Really? I thought Americans loved getting financially raped by the elitist cleptocracy, the multinational banking conglomerates, and even the mom and pop boiler rooms. Who would have thought that getting a 50% haircut in portfolio valuation, sinking the domestic and global economies and sending millions of families into a panic would create a decline in trust? Frankly, I'm shocked.
Okay, not really. Further, I'm not surprised that the trend is continuing on a "growth" curve in which the article goes on to state that it "was the third year in a row that individual investors expressed a negative view of the stock market." Unlike market corrections, where volatility is mostly psychologically limited to professional traders who have a keen interest on the daily goings-on of the equities sector, a market collapse is an entirely different story : such extreme downfalls affect the economy at large, which necessarily means massive layoffs and all the accessory evils that accompany such bottom line tactics.
That the American people have a profound distrust from the markets stems from not just the issue of portfolio valuations but the entirety of the destruction. Prior to the 2008 market crash, the housing sector was upended by the subprime mortgage crisis and countless thousands of families lost their homes. Multiply that by the chaotic jobs market which has at least directly impacted 10% of the national population and indirectly affected many more.
Inevitably, crying over spilled milk is a fruitless endeavor, no matter how justifiable the outrage. At some point, we must move forward, using our hard-earned lessons as a guidepost to better and smart decisions. So what does the article posit as a solution? "While stocks are prone to boom and bust cycles, experts say a well balanced portfolio is the best way to grow wealth over a long period of time," writes financial journalist Ben Rooney.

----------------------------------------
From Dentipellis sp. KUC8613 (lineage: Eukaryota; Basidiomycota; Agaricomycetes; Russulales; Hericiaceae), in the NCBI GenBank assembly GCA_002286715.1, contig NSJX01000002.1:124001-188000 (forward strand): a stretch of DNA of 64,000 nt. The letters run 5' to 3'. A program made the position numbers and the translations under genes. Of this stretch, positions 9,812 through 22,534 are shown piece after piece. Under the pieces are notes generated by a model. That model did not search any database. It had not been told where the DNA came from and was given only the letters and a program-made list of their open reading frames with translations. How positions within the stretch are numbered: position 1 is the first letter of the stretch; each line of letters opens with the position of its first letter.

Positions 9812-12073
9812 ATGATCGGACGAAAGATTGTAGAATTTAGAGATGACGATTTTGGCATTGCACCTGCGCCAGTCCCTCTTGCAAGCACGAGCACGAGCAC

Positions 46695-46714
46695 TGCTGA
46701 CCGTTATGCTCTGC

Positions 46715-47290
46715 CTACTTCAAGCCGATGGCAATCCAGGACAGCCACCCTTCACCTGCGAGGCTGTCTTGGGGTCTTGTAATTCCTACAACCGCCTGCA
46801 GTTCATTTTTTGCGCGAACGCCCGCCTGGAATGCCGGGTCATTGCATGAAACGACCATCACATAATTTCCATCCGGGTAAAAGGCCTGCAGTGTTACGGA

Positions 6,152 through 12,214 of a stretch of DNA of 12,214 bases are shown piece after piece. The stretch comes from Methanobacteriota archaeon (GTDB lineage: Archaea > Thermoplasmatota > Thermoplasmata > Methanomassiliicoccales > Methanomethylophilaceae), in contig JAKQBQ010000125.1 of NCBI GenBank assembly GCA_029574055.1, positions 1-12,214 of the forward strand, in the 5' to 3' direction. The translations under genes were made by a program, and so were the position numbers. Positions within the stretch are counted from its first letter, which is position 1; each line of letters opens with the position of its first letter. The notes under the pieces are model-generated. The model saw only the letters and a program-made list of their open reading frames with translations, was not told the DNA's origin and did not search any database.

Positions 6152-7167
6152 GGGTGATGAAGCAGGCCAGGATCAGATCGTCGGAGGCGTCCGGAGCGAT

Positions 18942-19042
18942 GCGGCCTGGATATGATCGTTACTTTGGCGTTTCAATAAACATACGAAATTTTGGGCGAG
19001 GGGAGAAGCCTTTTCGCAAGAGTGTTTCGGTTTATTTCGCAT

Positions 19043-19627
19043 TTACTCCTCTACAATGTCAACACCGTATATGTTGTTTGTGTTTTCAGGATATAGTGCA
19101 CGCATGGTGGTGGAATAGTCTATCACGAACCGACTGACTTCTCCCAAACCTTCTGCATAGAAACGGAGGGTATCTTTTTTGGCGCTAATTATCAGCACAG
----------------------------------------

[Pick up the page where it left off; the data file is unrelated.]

The experts are wrong. The mythology of the well-balanced portfolio stems from the equally false assumption that "stocks have been in a bull market for more than five years." Such a statement requires a suspension of reality only redeemable from the extremely naive. But because it's a common practice in the consumer retail sector, such linguistics-judo may be more acceptable considering America's penchant for consumption.
When a particular product goes on sale with an advertised savings rate of 50%, the consumers' natural reaction is that of the savings, not the original price. If the savings price was $5, we assume rightly that the original price must have been $10. But if the original price was already $5, but for a few days prior to the sale was artificially lifted to $10, the sales ad would still technically be correct, even though nothing has changed from the consumers' perspective.
This legal but completely unethical practice is demonstrated on Wall Street right before your very eyes. In 2007, the benchmark S&P 500 index closed at a record 1,561.80 points. Following the '08 crash, the S&P bottomed at 683.38. From there and only there was our rise to new record levels (1,890 points) considered a bull market. But if we shift our time frame back just one year, we will see a far less impressive record.
If, as we are often told, the long-term trajectory of the markets yield approximately 8% annualized returns, the S&P 500 today should be at 2,200 points assuming that the cataclysmic events of 2008 did not occur. As it stands with all events accounted for, we are earning an average of approximately 5% annually on the large-caps. Perhaps not an eye-opening discrepancy but in percentage terms, we are underperforming base expectations by more than 37%.
To me, that is one giant time suck. It's a financial time vampire, the kind of which I warned against. My passive solution for vampires as well as underperforming equities is avoidance. There's no point investing in something that yields paltry returns if that investment doubles, triples, or quadruples your risk exposure.
Then there's my active solution. I have advocated that we are entering into an era of selectivity. Blind adherence to past protocols simply because they "worked in the past" will simply not cut it in the Millennial age. Many, perhaps most, will be in for a very rude awakening. I hope that this will not be you.